Not only is it instantaneous, widely available and relatively inexpensive, its built-in powers allow messages to be duplicated and sent to thousands of receivers anywhere on the face of the globe -- with a solitary click, and often about as little thought.
Ask "Brad the Cad," the London lover who in December simultaneously ruined reputation and maybe even lives when he forwarded a steamy e-mail his hip date from the night before sent him at work.
Within minutes, her account of their intimacies was forwarded and reforwarded around the world, complete of course, with both the participants' full names and e-mail addresses.
The London tabloids had a field day. The story made news for its stun value alone.
Pity, perhaps, Brad the Cad, whose reported biggest concern was that he would be fired for using company computers to replay his steamy endeavors.
Don't laugh. He may be crass, but he's not an idiot.
You can lose your job, your spouse and your chase of the American dream by revealing too much to e-mail.
"It would be hard to argue you have any right to privacy using company machines," said Sam Morris, a Memphis lawyer who represents employees and labor unions. "You're there to do company business on company equipment."
The troubles e-mail can flesh out illustrate every human foible: the person accused of harassment at work can come up pretty red-faced when he realizes his accuser can subpoena every illicit joke ever sent or received on company e-mail . . . even long after they have been erased; the worker suspended without pay for e-mailing imaginings about a co-worker or the employee fired for libeling the boss.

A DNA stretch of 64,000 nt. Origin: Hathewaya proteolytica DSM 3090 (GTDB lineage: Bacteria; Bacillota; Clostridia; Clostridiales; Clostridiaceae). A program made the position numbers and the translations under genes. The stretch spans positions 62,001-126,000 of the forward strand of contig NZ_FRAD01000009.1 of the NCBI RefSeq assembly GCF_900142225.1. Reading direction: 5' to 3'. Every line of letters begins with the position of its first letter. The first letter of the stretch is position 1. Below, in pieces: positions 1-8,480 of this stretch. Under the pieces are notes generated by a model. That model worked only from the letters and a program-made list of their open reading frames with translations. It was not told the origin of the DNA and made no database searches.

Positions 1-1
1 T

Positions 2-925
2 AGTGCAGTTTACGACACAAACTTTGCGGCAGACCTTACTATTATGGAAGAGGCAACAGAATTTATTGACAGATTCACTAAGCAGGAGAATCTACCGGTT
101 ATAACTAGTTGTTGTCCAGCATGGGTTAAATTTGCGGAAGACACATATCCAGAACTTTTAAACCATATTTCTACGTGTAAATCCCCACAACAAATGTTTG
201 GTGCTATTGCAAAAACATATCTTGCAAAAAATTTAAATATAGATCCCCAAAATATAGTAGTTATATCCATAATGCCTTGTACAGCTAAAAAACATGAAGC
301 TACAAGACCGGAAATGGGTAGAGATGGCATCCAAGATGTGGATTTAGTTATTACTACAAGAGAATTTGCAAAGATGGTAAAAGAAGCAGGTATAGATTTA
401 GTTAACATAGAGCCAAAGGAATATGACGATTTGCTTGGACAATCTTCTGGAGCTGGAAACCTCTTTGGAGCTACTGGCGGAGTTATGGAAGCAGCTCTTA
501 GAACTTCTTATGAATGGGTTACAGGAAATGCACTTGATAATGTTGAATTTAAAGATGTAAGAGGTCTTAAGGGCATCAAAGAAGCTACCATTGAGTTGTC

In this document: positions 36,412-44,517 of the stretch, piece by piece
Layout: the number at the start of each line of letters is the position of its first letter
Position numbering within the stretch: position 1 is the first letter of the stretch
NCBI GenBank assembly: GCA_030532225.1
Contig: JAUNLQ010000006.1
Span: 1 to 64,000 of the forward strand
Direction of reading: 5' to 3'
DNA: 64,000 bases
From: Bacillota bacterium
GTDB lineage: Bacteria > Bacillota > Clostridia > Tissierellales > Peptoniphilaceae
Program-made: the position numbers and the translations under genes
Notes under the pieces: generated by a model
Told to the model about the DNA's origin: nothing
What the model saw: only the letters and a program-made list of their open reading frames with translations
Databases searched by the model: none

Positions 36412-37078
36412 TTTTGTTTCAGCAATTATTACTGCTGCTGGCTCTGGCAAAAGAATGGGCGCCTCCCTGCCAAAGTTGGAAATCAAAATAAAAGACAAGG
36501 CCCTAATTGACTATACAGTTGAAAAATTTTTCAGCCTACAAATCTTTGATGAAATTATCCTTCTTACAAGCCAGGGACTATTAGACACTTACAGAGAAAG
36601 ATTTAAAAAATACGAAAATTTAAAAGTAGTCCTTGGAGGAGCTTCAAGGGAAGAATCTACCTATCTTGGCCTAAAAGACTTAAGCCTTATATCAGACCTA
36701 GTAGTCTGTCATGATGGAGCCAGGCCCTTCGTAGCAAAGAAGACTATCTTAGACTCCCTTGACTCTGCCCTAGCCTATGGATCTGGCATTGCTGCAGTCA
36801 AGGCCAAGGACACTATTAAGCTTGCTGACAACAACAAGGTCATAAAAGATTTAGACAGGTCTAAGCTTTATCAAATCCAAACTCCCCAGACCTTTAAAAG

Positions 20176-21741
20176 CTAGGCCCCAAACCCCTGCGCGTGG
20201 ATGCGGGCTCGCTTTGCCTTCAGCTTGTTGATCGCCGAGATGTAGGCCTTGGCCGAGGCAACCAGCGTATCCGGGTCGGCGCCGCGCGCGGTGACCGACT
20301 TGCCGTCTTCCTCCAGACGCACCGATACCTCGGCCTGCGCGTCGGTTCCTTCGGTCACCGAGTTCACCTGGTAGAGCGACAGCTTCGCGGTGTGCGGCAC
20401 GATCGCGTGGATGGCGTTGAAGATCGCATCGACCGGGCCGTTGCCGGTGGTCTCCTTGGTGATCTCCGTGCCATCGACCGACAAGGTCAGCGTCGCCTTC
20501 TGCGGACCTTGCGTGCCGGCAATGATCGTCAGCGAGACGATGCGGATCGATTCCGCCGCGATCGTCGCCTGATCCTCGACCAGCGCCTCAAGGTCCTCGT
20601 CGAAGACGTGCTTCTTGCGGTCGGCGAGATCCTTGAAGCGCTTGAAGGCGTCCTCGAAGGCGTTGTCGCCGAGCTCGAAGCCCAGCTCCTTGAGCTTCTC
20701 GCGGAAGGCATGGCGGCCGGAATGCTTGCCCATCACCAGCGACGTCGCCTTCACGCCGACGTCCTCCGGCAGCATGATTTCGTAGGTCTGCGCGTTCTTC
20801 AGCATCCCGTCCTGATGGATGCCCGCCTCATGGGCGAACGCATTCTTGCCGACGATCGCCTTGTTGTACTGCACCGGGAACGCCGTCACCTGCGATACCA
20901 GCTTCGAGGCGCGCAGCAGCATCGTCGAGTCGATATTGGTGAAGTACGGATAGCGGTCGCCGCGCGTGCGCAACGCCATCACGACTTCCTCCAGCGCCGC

More than half of the people with access to the Internet at work report receiving some form of improper e-mail, according to a 1999 study by Elron Software.
They say the content is adult-oriented, racist, sexist and anything else imaginable.
And it is the reason companies have clamped down on personal e-mail use, says John Scruggs, also a Memphis lawyer, who advises employers in employment law matters.
"Jokes circulating around the workplace on company computers can sometimes be evidence of an atmosphere of illegal harassment," he said, particularly when the jokes are sexual or poke fun at groups of people based on their behavior, sexual orientation, ethnicity or national origin or other legally protected category.
"E-mail has replaced the off-color faxes that proliferated in the 1970s and '80s," Scruggs said. The twist, he said, comes because "employees perceive e-mail to be both informal and (because of passwords and log-in codes) private. In fact neither is true."
In this electronic climate, if a company allows crude e-mail jokes to circulate at work, it is giving the jokes its tacit approval, Scruggs said.
"Some recent cases have held an employer liable for an illegal, hostile work environment even if the complainant did not receive the objectionable material directly through e-mail, but was told about it," Scruggs said.
"This argues in favor of a complete company ban on any communication of potentially objectionable material," he said.